Powder and liquid based processing of novel dispersion strengthened copper alloys for fusion applications

Nanostructured oxide dispersion strengthened (ODS) copper alloys exhibit a remarkable range of properties; high thermal conductivity, excellent irradiation resistance, high temperature thermal stability and high mechanical strength. These properties make them promising candidates for heat-sink materials for nuclear power. In order to achieve the desired performance of the ODS copper it is necessary to control the formation of the fine-scale, stabilising nano-clusters of oxide particles. This is achieved by control of the processing conditions, standard melting and casting techniques are unable to give a good uniformity of the dispersed particles, and so advanced processing solutions are sought. These routes are being developed as an alternative to the commercially available Cu-Al2O3 alloy that utilises internal oxidation during casting and heat-treatment.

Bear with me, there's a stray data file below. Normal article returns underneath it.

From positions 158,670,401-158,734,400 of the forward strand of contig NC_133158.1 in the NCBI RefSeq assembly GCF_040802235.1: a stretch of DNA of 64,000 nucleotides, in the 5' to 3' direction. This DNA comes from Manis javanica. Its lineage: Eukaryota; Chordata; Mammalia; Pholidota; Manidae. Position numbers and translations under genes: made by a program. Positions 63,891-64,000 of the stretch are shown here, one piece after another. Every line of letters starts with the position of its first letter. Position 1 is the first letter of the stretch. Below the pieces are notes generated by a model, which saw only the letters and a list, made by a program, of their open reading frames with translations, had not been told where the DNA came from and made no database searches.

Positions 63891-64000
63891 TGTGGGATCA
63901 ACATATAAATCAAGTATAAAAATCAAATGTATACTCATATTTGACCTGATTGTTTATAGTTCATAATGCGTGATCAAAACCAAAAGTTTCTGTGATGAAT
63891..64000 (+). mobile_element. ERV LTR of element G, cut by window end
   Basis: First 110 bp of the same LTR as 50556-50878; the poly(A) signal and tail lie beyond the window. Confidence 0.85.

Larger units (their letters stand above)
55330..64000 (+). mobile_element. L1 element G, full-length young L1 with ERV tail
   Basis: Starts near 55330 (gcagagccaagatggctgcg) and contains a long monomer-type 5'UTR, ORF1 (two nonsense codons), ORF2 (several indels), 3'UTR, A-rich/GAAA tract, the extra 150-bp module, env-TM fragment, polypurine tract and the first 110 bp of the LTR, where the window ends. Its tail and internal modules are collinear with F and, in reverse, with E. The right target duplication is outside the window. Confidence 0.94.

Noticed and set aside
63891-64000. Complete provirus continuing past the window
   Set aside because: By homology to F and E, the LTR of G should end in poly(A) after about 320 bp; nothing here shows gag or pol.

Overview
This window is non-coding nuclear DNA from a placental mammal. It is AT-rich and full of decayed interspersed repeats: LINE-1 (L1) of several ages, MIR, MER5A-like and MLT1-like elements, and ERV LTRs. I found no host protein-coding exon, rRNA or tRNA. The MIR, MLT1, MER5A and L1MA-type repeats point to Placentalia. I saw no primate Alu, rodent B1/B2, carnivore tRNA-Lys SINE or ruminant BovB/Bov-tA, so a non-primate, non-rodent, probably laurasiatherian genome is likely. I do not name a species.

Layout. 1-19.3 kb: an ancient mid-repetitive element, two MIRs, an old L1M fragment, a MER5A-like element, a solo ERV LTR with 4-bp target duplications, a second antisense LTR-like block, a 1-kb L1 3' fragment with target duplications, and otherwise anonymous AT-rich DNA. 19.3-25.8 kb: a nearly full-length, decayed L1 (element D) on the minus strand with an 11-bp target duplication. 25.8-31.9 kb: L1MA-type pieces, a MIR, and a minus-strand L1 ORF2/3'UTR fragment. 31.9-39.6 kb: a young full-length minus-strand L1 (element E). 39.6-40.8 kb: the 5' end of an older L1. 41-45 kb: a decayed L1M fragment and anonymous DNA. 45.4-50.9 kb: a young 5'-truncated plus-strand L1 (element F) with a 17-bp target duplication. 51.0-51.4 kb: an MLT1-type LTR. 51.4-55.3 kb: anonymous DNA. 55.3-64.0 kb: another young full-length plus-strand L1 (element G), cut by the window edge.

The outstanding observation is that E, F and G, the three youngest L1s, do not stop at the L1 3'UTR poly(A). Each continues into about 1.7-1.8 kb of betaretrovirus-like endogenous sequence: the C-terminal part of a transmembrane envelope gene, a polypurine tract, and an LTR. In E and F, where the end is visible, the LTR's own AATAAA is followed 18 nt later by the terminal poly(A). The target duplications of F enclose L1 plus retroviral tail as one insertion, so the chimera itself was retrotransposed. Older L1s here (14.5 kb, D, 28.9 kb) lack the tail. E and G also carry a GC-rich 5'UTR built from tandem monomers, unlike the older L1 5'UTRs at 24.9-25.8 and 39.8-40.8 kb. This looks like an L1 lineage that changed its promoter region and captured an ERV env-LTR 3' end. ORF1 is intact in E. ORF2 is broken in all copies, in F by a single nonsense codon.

The project is in collaboration with Culham Centre for Fusion Energy and aims to develop a processing capability for these materials primarily through powder metallurgy and spray forming routes, with investigation of the microstructure and nanostructure at each stage of the process. Characterisation of the dispersed particles by TEM analysis and other techniques during the stages of processing will be coupled with conventional and micro-mechanical testing. It is intended that this information will allow the mechanical response of the alloys to be rationalised, leading to identification of the optimum processing and material combinations to give microstructural stability and mechanical properties suitable for nuclear power applications.